Diverticulosis is extremely common in Western society. Approximately 50% of people over the age of 60 have diverticulae in their colon. Diverticulae are small pockets protruding from the colon. They are created by a life long history of high pressure in the colon from a relative lack of dietary fiber. Added fiber reduces colonic pressure. Diverticulosis is very uncommon in the third world nations because of high fiber dietary intake.
Approximately 10% of people with diverticulosis will have complications with their diverticulae. This usually presents as infection or diverticulitis. The hallmarks of this is fever, left lower abdominal pain and elevated white blood cell count. The diagnosis is usually confirmed with a CT scan. Uncomplicated diverticulitis can usually be treated effectively with antibiotics and fiber supplements. Avoidance of popcorn and nuts is recommended.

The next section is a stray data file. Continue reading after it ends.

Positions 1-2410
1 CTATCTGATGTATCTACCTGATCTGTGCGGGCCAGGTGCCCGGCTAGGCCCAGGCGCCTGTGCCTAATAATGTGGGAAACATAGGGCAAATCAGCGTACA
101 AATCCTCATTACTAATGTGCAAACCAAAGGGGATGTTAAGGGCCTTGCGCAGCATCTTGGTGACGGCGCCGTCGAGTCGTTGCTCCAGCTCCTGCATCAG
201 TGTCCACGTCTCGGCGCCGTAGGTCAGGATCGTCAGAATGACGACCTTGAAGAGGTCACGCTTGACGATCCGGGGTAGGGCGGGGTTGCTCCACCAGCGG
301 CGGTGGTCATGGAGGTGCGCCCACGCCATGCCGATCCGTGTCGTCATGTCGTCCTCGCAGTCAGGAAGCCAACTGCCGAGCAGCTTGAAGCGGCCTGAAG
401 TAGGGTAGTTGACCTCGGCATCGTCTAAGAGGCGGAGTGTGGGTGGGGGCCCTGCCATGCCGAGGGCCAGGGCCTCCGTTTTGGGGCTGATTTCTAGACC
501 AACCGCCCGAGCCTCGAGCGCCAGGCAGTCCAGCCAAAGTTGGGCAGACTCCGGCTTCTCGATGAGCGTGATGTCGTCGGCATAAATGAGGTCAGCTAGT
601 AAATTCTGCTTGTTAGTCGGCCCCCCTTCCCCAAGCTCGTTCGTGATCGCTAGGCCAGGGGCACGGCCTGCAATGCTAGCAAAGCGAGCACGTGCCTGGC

In complicated or recurrent diverticulitis, surgery is usually indicated. This entails surgical resection of the diseased segment of bowel. If non emergent, this usually can be performed laparoscopically. If there is a perforation of the bowel with extensive infection, emergent surgery is indicated with the formation of a temporary colostomy as well as resection of the diseased segment of bowel.
It is usually the sigmoid colon diverticulae that cause problems because of the high pressures elicited in this segment of colon as oppossed to the other areas. Scattered diverticulae in other areas of the colon will usually never become a problem.
For more information please visit:
The American Board of Colon and Rectal Surgeons